-- Posted by Rachel1 on Thu, Jun 21, 2012, at 12:32 AM
  • Fluoridation has been well studied and been found to be exceptionally safe and effective. Many scientific organizations have independently come to this conclusion, with the Institute of Medicine classifying fluoride as a "nutrient," like iron and calcium.

    Ask grandparents what they see in their grandchildren who have had the advantages of fluoridated water: they see few or no cavities. That's because it reduces cavities another 20-40% over and above the effects of other sources of fluoride. That's big savings in dental costs for citizens, most of whom have no dental insurance. And it means many fewer people will ultimately need dentures.

    There is so much fear-mongering by a small anti-fluoridation conspiracy group that one hardly knows where to begin. For example, they know full well it's the EPA that has authority over community water fluoridation, not the FDA.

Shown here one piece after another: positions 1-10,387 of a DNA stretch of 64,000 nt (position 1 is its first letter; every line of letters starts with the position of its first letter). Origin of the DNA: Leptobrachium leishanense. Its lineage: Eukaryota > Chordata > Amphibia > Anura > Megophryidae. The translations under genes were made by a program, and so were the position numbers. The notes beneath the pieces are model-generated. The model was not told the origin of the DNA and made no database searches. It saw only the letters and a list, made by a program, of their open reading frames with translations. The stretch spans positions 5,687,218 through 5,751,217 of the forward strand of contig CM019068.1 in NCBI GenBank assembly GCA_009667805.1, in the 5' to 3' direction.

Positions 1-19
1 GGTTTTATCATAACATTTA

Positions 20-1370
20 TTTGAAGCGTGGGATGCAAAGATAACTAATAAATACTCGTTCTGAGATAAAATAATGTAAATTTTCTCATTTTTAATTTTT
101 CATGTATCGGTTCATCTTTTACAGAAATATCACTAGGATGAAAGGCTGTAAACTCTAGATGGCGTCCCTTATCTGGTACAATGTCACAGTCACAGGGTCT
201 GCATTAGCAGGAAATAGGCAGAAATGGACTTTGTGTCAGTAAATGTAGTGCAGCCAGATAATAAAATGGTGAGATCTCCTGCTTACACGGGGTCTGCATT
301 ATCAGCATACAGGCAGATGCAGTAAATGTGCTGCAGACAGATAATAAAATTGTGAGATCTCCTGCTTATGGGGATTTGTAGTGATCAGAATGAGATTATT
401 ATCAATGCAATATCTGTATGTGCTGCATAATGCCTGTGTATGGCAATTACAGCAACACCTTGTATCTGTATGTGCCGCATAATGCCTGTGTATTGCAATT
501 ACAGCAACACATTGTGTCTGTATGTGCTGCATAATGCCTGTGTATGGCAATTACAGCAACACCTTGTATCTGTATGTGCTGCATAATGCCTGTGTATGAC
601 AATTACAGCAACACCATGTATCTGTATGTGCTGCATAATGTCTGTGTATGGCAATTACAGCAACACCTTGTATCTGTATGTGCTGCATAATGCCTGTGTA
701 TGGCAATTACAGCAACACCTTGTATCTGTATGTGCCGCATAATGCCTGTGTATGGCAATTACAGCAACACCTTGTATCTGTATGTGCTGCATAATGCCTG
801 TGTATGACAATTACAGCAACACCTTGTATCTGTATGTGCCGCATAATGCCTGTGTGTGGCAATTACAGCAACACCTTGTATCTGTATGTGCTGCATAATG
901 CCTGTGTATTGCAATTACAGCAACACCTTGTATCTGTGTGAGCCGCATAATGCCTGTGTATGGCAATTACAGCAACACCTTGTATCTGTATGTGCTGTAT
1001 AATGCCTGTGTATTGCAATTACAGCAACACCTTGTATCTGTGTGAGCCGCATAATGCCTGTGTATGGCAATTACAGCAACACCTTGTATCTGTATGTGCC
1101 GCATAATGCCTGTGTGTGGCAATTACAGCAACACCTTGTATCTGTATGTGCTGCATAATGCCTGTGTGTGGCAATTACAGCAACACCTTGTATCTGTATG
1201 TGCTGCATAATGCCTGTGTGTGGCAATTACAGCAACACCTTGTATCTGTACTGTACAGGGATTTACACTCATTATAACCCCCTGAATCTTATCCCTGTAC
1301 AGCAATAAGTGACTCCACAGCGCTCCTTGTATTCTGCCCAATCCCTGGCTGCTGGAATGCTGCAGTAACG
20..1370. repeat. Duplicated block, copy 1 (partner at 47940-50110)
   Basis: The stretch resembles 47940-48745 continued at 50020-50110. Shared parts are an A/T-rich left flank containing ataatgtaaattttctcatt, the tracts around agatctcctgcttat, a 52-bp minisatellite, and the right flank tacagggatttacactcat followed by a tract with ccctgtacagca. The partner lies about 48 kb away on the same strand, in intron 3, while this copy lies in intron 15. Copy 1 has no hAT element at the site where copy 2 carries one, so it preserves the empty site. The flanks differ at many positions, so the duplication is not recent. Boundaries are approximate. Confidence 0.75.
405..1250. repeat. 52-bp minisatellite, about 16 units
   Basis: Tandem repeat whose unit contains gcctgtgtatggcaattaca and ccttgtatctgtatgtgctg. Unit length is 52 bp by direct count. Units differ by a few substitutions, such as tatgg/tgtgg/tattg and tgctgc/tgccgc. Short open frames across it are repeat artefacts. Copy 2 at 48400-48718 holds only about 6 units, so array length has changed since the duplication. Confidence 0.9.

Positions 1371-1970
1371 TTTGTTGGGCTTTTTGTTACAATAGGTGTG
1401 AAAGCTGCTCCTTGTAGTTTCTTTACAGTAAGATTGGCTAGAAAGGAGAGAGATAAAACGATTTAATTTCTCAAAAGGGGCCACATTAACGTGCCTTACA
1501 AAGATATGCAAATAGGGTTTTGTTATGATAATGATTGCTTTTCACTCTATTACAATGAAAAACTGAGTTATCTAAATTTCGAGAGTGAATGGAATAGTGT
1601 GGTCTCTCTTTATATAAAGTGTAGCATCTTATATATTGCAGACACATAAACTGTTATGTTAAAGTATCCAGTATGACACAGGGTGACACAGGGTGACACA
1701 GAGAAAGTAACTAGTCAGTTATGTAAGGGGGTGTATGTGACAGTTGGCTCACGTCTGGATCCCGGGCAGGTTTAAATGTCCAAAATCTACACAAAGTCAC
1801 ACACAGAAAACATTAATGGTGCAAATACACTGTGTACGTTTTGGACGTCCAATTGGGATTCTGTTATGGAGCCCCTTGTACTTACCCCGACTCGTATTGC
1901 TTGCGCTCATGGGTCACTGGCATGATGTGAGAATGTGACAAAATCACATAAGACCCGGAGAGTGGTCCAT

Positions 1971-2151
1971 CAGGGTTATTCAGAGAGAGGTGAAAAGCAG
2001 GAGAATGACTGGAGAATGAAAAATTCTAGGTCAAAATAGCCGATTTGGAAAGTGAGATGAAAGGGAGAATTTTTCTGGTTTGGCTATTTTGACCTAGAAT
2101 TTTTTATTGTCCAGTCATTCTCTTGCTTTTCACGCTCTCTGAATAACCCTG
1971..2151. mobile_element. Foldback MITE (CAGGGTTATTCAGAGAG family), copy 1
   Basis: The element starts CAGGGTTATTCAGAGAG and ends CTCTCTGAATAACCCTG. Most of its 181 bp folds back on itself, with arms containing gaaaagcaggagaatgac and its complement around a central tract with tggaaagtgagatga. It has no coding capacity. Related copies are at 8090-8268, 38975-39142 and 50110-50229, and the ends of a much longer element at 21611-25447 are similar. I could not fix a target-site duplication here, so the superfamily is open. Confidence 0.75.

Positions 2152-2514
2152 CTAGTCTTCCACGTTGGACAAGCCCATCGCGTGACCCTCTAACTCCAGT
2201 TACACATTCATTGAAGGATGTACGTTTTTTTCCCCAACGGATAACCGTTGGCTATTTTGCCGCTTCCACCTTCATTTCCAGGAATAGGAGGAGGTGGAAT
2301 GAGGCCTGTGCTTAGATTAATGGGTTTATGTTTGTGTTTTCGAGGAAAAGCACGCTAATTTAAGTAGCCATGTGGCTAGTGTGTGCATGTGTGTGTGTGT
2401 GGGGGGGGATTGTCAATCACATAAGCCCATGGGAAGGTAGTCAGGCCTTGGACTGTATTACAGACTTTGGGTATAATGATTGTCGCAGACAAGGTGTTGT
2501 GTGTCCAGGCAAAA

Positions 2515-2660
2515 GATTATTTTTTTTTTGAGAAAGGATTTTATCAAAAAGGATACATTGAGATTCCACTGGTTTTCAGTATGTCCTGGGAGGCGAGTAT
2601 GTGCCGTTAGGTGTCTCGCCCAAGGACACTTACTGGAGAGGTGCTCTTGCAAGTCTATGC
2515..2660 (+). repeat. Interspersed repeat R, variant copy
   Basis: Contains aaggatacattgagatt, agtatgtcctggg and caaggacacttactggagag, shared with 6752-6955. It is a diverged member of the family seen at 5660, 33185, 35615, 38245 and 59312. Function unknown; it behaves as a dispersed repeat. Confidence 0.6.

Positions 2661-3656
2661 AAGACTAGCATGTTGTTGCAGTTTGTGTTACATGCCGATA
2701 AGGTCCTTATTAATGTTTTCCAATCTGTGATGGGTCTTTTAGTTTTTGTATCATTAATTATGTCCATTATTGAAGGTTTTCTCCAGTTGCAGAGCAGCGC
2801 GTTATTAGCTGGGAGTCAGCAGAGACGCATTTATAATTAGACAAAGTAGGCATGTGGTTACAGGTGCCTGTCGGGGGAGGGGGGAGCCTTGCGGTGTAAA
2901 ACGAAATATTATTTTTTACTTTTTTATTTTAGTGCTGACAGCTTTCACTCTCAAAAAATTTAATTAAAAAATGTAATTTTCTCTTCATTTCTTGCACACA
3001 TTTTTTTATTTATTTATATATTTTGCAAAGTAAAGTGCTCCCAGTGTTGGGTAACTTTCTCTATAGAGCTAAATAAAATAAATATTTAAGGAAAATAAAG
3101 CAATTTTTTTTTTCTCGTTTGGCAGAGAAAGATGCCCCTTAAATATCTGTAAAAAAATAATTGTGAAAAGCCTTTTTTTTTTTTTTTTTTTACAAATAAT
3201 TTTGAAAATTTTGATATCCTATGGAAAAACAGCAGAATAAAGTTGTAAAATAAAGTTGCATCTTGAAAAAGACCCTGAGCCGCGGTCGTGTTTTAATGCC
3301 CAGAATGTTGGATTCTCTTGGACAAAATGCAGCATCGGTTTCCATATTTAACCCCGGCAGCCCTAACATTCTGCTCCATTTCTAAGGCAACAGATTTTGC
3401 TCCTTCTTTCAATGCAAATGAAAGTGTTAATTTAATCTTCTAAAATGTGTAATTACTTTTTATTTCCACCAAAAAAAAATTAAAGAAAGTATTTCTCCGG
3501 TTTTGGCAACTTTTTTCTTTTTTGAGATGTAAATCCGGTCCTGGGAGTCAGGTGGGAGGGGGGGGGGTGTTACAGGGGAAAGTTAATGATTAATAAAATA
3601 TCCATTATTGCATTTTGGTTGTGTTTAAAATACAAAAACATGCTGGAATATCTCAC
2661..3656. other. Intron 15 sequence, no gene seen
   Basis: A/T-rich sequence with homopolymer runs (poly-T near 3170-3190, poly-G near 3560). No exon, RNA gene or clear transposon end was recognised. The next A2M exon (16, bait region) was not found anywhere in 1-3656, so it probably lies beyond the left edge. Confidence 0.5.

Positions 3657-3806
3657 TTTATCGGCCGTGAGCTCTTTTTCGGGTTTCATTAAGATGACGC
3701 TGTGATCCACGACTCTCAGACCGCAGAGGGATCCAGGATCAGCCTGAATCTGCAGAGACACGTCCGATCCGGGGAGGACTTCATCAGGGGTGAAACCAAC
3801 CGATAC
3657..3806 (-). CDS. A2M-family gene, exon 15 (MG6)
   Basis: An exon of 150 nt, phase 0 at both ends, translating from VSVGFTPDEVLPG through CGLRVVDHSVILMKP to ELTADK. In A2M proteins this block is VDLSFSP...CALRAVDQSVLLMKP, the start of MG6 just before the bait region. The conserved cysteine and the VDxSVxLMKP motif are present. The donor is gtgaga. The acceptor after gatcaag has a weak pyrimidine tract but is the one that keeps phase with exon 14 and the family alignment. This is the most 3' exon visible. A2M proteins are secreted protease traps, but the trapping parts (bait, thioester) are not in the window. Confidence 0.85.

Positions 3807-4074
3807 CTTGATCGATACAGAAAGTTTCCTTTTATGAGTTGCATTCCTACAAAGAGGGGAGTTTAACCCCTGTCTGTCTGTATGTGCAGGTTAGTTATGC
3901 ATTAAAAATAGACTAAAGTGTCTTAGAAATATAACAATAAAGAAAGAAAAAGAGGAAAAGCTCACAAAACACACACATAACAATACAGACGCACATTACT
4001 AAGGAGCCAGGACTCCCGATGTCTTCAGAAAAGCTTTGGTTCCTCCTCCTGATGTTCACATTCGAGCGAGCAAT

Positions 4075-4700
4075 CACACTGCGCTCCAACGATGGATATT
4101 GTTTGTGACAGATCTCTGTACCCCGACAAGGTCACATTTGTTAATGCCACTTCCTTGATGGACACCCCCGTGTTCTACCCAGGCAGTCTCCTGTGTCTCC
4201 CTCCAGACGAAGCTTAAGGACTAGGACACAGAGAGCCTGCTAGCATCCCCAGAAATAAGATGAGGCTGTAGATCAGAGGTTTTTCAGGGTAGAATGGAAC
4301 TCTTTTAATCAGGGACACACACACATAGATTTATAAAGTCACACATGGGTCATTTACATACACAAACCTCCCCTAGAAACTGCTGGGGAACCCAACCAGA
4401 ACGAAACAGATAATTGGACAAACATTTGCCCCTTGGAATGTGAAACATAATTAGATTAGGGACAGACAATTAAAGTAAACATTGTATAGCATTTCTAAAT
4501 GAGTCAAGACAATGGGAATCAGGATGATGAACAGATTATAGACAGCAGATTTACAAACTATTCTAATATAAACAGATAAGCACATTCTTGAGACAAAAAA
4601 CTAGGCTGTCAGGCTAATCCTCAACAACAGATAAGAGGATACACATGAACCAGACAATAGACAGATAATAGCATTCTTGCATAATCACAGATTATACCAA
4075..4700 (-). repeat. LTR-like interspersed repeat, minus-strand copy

-- Posted by MotherVoltaire on Mon, Jun 25, 2012, at 1:28 PM
  • It would appear that both the Eureka Springs City Council and this comment thread are being Bamboozled by anti-Fluoride rhetoric.

    The crystal clear expert opinion from scientists specializing in public and oral health is that community water fluoridation is safe, effective and inexpensive.

    It seems to me the American Academy of Pediatrics fairly and correctly represent what is good for kids. The American Public Health Association knows what is the best public health science. Because of these and many other prestigious academic, expert organizations, fluoridation reaches 74% of Americans on public water systems.

    What the many respected dental, medical, public health and disease prevention organizations say in their own words about fluoridation can be conveniently read at:

    -- Posted by Picker22 on Wed, Jun 27, 2012, at 1:43 AM